Sick puppies spur New York scrutiny of non-profit rescues
ALBANY, N.Y. (AP) — When Alexis Kozmon and her husband decided to get a dog for their 6-year-old daughter, they chose to adopt rather than buy from a breeder to teach the child the value of rescuing.
Four weeks later, the puppy the family named Sugar was dying painfully from distemper, and despite $3,000 in veterinary treatments, the only humane option was to put her down. Two of Sugar’s siblings met the same fate. Kozmon faulted the volunteer-based rescue that had trucked the puppies from Texas, but when she complained to New York’s consumer protection agency, she learned such groups are exempt from oversight.
“There was a loophole,” said Kozmon, who lives in Middletown, Connecticut, but adopted from a group in southeastern New York. “There was nothing they could do to follow up or investigate.”
Kozmon is among the animal lovers who pushed for a new law to provide state oversight of non-profit pet adoption groups. It cracks down on everything from shoddy health and record-keeping to unscrupulous pet dealers rebranding themselves as non-profit “rescues” and peddling puppies from the same puppy mills adopters seek to avoid.
The law, signed by Democratic Gov. Andrew Cuomo this month, puts non-profit shelters and rescues under the same state Agriculture and Markets regulations that cover licensed pet dealers and municipal shelters.
“You have up to 500 non-profit entities under no regulation whatsoever,” said Bill Ketzer, a regional official with the American Society for the Prevention of Cruelty to Animals.
The new law requires the organizations to register with the agriculture agency, follow state documentation and vaccination requirements and disclose the number of animals transported annually. It also gives the agency the authority to craft additional regulations.
More than 35 states have some form of regulation of shelters and rescues, ranging from simple registration to standards of care, Ketzer said. Massachusetts lists state-approved organizations online. Connecticut requires anyone bringing a dog into the state for sale or adoption to be registered with the state and have health certificates for each animal.
Ketzer said New York’s lack of oversight has spawned a brisk trade in puppies shipped from southern states and overseas to the Northeast, where the local supply has been reduced by aggressive spay-and-neuter programs and bans on pet store puppies supplied by breeders.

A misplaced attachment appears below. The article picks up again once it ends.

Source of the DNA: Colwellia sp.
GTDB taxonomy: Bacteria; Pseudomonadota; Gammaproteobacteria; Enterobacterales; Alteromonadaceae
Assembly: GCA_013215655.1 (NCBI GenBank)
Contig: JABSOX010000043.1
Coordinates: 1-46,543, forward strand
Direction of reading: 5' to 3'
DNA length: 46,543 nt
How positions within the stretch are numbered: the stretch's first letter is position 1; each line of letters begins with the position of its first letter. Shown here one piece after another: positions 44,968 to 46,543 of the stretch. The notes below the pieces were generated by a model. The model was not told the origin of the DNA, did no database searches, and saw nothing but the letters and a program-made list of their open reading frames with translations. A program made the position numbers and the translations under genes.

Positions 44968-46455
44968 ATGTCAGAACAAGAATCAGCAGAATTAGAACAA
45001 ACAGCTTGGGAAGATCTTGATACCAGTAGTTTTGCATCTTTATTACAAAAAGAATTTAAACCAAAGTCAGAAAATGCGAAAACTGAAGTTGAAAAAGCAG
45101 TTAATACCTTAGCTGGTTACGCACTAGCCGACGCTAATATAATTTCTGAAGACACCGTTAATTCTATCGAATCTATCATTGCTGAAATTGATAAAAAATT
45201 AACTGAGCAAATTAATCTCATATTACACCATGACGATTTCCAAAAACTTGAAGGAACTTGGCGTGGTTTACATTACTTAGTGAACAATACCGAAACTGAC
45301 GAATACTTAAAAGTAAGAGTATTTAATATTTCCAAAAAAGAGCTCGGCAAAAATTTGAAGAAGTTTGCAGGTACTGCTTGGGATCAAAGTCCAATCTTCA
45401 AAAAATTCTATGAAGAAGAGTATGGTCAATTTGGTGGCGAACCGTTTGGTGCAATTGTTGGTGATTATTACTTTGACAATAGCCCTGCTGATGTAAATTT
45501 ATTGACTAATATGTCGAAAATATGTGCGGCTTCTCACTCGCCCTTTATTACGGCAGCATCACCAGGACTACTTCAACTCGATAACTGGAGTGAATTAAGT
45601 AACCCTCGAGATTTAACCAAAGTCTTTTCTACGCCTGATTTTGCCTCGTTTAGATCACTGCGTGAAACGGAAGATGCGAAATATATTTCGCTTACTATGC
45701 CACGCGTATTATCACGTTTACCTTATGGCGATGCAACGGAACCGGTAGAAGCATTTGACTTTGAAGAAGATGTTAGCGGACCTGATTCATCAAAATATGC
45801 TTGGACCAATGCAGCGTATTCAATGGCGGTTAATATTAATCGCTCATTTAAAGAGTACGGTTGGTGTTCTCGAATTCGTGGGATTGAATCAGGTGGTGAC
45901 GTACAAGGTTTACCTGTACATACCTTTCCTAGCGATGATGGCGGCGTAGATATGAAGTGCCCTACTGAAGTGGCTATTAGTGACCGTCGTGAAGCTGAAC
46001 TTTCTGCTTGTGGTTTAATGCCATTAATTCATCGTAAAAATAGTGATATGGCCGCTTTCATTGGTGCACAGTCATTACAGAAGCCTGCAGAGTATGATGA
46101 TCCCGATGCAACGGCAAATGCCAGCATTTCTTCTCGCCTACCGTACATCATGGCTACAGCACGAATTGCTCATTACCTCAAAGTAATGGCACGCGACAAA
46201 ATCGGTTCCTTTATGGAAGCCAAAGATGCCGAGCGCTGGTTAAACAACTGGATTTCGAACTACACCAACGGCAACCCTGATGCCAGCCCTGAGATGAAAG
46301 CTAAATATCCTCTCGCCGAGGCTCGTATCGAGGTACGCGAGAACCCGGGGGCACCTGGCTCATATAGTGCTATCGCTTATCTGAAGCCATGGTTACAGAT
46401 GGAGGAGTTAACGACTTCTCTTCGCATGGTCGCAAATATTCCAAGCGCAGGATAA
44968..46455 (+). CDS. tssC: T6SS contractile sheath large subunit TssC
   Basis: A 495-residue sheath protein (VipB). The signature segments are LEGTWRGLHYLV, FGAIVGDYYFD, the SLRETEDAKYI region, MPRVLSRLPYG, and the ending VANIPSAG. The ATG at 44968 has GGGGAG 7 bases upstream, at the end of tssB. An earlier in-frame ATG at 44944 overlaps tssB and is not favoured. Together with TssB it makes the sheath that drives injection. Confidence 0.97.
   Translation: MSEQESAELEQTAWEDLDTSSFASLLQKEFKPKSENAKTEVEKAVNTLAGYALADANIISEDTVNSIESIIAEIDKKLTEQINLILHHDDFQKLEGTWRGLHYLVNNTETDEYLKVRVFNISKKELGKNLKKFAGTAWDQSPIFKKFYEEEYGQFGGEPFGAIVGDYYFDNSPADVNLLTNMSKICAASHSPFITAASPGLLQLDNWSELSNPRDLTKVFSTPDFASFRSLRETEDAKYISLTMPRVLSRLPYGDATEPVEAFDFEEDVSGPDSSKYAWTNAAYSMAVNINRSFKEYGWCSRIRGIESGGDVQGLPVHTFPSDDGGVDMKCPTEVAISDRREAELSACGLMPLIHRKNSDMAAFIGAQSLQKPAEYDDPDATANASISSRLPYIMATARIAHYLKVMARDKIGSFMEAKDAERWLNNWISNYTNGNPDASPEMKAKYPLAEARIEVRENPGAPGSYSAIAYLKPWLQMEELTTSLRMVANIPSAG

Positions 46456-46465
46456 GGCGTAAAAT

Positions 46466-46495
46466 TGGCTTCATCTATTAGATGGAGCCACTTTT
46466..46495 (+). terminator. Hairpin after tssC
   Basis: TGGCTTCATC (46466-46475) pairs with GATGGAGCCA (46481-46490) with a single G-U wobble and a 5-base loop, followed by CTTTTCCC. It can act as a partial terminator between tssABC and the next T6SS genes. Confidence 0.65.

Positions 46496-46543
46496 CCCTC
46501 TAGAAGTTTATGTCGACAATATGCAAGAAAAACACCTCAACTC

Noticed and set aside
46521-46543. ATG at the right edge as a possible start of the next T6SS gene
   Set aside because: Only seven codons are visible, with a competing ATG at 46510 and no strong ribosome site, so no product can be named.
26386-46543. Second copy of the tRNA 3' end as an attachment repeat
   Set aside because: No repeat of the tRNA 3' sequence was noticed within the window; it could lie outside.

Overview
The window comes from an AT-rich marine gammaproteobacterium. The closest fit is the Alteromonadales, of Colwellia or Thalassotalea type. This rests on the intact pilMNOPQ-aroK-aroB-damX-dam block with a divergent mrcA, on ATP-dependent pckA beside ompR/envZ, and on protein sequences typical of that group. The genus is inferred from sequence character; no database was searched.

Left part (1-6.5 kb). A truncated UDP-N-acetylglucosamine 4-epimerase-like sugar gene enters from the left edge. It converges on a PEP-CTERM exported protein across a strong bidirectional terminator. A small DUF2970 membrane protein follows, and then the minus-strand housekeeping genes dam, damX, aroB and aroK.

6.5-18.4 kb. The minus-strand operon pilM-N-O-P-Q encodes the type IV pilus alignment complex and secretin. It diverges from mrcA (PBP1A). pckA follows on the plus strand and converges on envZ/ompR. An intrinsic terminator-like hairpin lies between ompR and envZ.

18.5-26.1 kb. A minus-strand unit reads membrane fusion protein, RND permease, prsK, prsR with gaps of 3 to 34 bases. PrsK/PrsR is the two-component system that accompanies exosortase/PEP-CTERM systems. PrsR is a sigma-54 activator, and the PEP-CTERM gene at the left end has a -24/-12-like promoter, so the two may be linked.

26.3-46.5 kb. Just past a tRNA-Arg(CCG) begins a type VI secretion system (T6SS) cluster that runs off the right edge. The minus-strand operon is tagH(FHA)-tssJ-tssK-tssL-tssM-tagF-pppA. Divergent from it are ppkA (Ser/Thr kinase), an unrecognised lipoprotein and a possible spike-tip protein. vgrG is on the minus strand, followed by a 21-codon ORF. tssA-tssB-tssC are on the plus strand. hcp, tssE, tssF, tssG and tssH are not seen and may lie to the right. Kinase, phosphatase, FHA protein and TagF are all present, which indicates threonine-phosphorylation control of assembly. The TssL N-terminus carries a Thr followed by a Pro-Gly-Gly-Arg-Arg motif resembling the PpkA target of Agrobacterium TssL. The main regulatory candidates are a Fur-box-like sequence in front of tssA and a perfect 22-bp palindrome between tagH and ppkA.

The dogs are often sold quickly without adequate veterinary certification to ensure they aren’t infected with deadly distemper, parvovirus or rabies. If a dog turns out to be sick, the new owner has little recourse under current regulations.
Michelle Linendoll, of South Glens Falls, is one of several adopters who say their puppies were infected with parvovirus at an upstate New York shelter that receives animals from Georgia, Alabama and other southern states. Her puppy, Tanner, survived, but others died after their owners spent thousands of dollars trying to save them.
“Peanut died in my car on our way to the vet; I held him when he took his last breath,” said Sara Butler, who got an 8-week-old boxer mix from the same rescue. “They did try to offer another puppy to take home but after watching Peanut suffer horribly on that last car ride, I couldn’t watch it happen to another.”
The lack of oversight also threatens human health. In 2013, a puppy that was shipped from Texas to an upstate New York rescue was sold to a Vermont woman. It turned out to have rabies, and 15 people had to undergo rabies shots.
Diane Scuderi, director of PawSafe Animal Rescue, where Kozmon got Sugar, said she’s happy to comply with the new legislation. “We’re already registered in Connecticut and we’re a registered charity in New York,” she said. “Giving them the extra information is no problem.”
Scuderi disputes Kozmon’s complaints about Sugar’s health documentation and other issues. She said with her group adopting out nearly 1,000 dogs a year, occasionally a puppy gets sick despite being vaccinated and checked by a vet. “When someone calls and says they have a sick puppy, we’ll work with them,” she said.
Ketzer said adoption rates for homeless animals have soared and euthanasia rates have plummeted over the decades through the work of well-established shelter and rescue groups, but there are also well-documented cases where not-for-profit rescues have failed to protect animals and adoptive families.
“This new law is the beginning of an attempt to find out who the bad actors are and formulate standards that everyone will have to live by,” said Libby Post, executive director of the New York State Animal Protective Federation, which represents municipal shelters.